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Jan 3, 2010 06:47 PM

Super Chefs _ Iron Chef America [spoilers]

I was sure Emeril Lagasse and that other guy I don't like would win over Bobby Flay and the White House chef. I can't believe the three skinny ladies have much of taste buds going for them.

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  1. I disagreed with the plating scores. And I can't believe they were tied for taste. Really???

    I totally want to make the raviolo with the egg inside. I posted over on home cooking asking for suggestions since I didn't see any recipes on the Food Network site for the show. Here's the link , in case anyone else is interested.

    This isn't a show I watch regularly. Does Food Network usually put up the recipes for at least some of the dishes?

    12 Replies
    1. re: LNG212

      I think they may have won the plating with the "chowder" with that gorgeous bright green "soup" poured tableside. Stunning!

      At least two of the judges mentioned they didn't like Emeril's oyster dish, which seems to have been the biggest misfire of the evening. In addition, at least two of the Batali-Legasse dishes were criticized for not meeting the criteria of the vegetables being the most important component, which may have been reflected in the originality scores.

      1. re: Ruth Lafler

        Yep! I am not a Flay fan at all and thought the Obama's passed an opportunity by to get a more high profile white house chef. But to say they didn't deserve to win is silly. They executed their menu better. and it was more focused on the theme ingredient.

        1. re: AAQjr

          There was a long discussion at the time on these boards about the pros and cons of getting a high-profile White House chef. I didn't see any reason to fire someone who was doing a good job simply because she wasn't "high-profile" -- if having a high-profile chef is important for some reason, then you can make the chef you already have "high-profile" by doing things like having them compete on Iron Chef while promoting the White House garden!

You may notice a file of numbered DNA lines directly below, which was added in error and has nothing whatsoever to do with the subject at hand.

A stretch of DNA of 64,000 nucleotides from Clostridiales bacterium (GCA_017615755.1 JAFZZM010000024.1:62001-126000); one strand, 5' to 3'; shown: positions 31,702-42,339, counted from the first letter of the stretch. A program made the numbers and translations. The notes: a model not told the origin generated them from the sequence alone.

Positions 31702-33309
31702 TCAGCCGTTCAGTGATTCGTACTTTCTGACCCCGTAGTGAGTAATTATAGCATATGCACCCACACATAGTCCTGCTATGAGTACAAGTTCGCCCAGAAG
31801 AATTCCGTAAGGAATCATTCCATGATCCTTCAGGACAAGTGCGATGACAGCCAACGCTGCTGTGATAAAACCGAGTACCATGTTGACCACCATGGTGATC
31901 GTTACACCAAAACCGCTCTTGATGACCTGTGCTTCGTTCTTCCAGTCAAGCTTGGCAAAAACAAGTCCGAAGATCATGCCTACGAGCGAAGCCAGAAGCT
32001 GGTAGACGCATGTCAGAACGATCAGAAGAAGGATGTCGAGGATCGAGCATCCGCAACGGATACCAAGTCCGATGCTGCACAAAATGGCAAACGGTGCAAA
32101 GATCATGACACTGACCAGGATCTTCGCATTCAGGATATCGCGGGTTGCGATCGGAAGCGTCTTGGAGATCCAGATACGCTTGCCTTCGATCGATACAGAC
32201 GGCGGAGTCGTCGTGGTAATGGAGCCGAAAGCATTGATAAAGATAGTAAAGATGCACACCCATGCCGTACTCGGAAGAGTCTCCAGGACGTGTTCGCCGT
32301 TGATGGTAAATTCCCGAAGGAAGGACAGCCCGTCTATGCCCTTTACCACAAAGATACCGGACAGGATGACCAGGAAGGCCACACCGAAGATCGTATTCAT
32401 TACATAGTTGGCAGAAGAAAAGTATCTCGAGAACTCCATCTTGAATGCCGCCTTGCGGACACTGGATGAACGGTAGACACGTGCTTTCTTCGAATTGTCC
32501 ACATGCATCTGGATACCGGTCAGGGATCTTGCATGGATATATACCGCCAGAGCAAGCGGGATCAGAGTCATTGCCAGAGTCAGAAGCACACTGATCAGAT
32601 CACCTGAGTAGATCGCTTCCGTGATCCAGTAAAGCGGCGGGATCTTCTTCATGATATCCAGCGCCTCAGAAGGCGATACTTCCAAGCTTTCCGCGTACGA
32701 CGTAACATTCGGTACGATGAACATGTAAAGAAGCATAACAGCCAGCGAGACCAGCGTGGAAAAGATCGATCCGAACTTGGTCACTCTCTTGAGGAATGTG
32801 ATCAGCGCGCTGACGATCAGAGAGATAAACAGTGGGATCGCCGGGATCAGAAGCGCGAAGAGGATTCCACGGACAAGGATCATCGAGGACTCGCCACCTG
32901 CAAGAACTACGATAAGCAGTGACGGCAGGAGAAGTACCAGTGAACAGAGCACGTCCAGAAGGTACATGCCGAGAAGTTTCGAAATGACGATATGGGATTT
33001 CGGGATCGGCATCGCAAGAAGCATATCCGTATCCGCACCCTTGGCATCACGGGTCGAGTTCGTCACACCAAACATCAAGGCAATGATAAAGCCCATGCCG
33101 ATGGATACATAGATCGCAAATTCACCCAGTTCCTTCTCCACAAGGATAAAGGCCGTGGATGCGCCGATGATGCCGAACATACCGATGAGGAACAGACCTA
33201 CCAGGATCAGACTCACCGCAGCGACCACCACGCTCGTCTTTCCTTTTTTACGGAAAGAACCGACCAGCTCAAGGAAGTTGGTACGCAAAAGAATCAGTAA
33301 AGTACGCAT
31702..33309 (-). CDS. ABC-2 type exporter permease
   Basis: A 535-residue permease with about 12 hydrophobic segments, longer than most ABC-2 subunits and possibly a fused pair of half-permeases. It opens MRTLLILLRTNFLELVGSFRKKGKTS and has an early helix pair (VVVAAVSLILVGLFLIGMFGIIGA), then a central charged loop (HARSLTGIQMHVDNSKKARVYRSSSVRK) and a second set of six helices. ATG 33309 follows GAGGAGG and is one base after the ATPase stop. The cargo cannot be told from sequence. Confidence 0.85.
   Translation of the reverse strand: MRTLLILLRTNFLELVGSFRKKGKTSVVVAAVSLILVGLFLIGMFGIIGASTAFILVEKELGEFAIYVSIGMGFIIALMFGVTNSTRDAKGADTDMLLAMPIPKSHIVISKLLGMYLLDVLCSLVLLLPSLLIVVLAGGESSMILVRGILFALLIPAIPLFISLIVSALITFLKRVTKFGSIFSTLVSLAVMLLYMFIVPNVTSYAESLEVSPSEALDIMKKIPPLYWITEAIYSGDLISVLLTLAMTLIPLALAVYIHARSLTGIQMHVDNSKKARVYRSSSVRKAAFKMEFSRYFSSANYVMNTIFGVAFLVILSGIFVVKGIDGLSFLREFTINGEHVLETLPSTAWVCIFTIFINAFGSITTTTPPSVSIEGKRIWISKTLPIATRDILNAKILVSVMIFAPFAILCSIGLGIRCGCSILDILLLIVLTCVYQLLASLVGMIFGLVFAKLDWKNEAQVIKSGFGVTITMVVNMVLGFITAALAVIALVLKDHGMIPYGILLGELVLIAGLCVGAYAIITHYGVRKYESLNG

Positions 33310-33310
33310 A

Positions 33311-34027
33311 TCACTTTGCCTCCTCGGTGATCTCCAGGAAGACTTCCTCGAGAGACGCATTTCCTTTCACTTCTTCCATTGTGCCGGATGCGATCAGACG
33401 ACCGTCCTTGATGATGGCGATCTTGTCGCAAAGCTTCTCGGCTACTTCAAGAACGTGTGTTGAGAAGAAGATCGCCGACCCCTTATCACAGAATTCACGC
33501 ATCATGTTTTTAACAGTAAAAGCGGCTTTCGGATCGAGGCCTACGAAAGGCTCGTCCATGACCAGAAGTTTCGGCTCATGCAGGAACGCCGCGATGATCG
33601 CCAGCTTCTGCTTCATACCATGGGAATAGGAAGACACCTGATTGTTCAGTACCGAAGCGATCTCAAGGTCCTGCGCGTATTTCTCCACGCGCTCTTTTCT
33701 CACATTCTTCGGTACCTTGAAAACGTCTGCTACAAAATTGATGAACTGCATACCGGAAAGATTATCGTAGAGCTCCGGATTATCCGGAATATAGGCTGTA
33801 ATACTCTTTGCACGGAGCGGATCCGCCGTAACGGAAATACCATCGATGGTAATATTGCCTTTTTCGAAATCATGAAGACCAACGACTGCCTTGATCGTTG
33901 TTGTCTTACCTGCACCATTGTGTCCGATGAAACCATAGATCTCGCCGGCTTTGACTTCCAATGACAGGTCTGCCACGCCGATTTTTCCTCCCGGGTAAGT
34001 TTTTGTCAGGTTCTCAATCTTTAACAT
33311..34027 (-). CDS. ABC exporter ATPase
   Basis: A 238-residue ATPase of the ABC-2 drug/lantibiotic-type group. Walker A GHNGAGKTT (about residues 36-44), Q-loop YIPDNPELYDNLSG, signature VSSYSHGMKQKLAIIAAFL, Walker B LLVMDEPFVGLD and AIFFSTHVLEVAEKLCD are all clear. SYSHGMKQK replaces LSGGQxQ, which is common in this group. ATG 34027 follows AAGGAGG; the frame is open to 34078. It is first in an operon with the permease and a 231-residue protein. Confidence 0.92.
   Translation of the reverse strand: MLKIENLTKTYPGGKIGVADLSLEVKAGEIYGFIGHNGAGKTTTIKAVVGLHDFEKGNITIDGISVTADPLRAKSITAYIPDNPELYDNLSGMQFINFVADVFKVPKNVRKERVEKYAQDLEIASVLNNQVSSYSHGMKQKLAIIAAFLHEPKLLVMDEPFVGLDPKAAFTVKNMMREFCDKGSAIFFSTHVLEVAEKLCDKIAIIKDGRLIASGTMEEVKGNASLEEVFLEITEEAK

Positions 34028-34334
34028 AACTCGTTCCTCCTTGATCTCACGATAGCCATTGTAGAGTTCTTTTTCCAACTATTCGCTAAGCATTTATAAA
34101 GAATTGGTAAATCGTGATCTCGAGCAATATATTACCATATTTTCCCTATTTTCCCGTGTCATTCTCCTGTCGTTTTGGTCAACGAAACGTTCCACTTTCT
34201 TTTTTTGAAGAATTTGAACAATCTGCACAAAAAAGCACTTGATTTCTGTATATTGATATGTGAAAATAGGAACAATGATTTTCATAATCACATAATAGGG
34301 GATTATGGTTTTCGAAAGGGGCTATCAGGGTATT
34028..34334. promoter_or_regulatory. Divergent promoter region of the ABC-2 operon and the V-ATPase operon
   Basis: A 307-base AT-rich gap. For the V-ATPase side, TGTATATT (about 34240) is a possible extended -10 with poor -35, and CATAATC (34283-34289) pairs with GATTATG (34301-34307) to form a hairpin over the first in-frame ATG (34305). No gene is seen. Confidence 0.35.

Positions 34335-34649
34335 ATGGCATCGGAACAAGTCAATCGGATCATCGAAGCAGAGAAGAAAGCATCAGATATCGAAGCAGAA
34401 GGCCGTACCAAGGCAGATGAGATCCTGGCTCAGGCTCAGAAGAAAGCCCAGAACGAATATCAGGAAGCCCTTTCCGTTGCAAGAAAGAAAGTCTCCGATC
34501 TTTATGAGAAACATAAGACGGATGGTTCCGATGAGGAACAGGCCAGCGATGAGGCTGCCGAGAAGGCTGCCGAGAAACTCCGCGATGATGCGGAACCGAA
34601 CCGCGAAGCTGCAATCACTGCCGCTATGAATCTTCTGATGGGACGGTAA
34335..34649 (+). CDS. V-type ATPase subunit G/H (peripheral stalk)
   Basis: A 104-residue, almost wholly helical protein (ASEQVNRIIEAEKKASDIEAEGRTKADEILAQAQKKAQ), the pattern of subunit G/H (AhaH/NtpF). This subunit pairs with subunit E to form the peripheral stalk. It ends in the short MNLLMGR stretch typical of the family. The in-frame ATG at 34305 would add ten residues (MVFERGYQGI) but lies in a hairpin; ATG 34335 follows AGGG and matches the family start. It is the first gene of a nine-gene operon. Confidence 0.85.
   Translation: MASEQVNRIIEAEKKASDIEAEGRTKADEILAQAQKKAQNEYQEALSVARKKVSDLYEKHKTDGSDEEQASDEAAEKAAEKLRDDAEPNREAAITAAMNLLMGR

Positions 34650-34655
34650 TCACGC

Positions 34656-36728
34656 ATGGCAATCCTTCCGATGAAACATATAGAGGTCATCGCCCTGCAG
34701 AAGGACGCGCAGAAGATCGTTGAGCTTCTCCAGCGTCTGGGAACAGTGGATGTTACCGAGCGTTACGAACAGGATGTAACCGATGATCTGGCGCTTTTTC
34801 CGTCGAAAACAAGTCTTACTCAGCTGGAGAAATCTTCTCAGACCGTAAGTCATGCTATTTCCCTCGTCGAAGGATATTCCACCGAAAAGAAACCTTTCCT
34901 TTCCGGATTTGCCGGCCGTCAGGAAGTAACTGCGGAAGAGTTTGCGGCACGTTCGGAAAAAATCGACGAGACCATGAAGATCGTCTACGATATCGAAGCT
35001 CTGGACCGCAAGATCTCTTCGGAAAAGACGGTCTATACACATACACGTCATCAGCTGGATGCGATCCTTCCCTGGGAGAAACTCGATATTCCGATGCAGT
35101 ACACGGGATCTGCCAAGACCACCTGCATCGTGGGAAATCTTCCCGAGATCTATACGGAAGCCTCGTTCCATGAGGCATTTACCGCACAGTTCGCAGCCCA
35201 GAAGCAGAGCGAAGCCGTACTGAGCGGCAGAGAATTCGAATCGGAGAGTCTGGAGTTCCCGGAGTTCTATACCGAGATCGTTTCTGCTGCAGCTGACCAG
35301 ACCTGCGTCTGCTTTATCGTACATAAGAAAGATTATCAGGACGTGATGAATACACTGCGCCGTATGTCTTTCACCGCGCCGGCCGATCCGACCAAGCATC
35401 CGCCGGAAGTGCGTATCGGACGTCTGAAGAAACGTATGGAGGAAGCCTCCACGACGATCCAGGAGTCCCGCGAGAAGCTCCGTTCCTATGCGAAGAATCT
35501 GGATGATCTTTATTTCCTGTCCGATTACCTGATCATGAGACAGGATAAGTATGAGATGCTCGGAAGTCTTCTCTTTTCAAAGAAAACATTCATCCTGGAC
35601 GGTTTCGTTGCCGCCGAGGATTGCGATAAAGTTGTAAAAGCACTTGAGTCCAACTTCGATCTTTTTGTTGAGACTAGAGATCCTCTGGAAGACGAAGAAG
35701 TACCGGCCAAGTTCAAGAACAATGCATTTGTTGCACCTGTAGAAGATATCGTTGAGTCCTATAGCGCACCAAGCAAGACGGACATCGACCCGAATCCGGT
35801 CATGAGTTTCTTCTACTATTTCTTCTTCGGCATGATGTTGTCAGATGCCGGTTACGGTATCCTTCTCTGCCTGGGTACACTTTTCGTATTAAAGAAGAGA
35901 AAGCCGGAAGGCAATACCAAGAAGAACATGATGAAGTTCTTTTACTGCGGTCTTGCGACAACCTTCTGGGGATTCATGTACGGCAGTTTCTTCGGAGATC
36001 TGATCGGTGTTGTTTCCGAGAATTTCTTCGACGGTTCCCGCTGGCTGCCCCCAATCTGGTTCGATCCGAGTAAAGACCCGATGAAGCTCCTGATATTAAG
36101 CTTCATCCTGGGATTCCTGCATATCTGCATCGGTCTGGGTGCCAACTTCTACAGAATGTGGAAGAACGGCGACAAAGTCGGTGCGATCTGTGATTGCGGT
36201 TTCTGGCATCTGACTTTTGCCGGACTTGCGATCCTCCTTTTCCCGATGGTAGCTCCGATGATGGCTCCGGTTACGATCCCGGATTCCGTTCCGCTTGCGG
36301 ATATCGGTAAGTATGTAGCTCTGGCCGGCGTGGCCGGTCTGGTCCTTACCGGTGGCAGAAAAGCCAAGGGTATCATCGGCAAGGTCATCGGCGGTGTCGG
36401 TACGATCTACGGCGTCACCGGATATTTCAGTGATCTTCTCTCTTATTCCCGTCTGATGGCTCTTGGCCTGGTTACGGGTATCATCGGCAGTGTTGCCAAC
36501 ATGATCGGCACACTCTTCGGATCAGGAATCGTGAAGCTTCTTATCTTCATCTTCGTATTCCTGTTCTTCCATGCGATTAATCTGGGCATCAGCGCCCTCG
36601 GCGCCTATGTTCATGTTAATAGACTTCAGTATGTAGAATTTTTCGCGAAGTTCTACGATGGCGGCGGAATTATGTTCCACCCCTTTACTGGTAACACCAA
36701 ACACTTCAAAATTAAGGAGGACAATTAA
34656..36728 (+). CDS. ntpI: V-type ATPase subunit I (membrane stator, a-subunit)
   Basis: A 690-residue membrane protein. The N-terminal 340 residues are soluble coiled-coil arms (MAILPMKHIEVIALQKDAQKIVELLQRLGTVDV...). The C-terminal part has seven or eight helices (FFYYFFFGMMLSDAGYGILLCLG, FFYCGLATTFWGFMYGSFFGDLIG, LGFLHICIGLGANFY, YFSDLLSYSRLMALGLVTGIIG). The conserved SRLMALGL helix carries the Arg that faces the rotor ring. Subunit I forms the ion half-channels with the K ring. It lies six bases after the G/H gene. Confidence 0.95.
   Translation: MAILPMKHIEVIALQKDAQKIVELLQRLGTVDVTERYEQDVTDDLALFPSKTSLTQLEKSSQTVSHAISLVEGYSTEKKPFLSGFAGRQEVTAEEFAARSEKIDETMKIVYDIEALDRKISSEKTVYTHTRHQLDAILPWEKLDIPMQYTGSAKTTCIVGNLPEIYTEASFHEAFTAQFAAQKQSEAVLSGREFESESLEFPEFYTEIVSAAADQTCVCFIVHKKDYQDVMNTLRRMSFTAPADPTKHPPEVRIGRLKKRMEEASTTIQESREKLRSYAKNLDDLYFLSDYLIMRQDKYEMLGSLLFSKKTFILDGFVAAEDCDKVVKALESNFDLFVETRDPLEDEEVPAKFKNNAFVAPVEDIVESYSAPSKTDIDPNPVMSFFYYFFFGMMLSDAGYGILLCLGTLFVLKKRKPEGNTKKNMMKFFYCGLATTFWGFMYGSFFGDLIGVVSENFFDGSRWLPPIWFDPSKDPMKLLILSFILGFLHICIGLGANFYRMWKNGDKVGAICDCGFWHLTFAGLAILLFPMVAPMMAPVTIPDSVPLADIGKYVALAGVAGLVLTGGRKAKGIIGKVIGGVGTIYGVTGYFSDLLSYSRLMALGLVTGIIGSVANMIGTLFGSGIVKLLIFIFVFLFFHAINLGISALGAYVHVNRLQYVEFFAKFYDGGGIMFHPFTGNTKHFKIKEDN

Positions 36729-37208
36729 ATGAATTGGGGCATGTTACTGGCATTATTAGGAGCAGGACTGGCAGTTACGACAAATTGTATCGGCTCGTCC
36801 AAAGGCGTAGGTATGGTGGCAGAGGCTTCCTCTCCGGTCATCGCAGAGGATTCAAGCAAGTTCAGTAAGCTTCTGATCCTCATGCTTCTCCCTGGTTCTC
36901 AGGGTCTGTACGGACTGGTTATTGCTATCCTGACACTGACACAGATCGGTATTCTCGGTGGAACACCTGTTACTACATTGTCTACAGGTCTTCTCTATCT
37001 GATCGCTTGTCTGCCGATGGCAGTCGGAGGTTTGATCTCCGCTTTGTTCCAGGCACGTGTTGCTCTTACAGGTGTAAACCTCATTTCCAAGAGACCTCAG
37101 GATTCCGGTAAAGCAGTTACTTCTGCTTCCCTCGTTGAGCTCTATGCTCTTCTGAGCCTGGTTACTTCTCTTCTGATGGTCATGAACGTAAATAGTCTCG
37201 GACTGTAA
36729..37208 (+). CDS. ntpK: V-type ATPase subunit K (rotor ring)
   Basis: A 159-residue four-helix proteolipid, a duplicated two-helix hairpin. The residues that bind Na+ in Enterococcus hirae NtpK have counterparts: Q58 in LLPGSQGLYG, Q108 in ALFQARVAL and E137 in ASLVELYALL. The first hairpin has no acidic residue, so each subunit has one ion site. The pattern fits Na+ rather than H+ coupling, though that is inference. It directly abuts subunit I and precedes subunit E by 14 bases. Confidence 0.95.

1. re: Ruth Lafler

            I read recently that it's hard to get a "high profile" chef for White House duty because s/he is trading a time in their career to "make football munchies for the First Family." While that belittles the job, it is a very different type of position than executive chef at a restaurant or series of restaurants or even chef owner of same.

            1. re: jmckee

              I see it as the executive chef at a boutique hotel. You do High end banquets, room service. Prolly restaurant style service for WH staff. Maybe not what every chef wants, but if you combine it with possible elevated profile. You could make a case for it being a good job.

              1. re: AAQjr

                You're right -- it's very much like being the executive chef at a hotel, and there are a lot more responsibilities than a chef who has only worked in a stand-alone restaurant is qualified to handle. Furthermore, the number of people who can taste your food is limited, and your ability to put your own mark on the food is limited. If your goal is to be a "name" chef, there are much easier ways to do it. Afterall, how many of us can name the last White House chef? How many of us could have named the current White House chef before this week (I only knew her name because there was a long thread on this topic when Obama took office). The White House chef position is not some kind of semi-honorary gig where all you do is design a few menus, cook a few meals and make a lot of high-profile appearances.

                1. re: Ruth Lafler

                  Remember, the Obama White House had Marcus Samuelsson in as guest chef for the first State Dinner.

                  1. re: pitu

                    Care to elaborate on how this relates to what I said? (Seriously, I'm not being snarky).

                    1. re: Ruth Lafler

                      Re: White House chef -- they bring in high profile chefs for high profile events

                      1. re: pitu

                        I don't think one example by the Obamas is indicative of what "they" do. Anyway, what do you think Samuelsson did? Personally cook a multi-course banquet for 200 people? The role of a "guest chef" is to work with Mrs. Obama and the White House Chef to develop a menu and work with Chef Commerford on how the dishes are to be prepared, and maybe supervise on the night of the banquet to make sure the dishes are being prepared properly. But the White House Chef and her crew are the ones who actually purchase, prepare, cook and plate the food, and the White House chef is responsible for determining the staffing, budget, etc.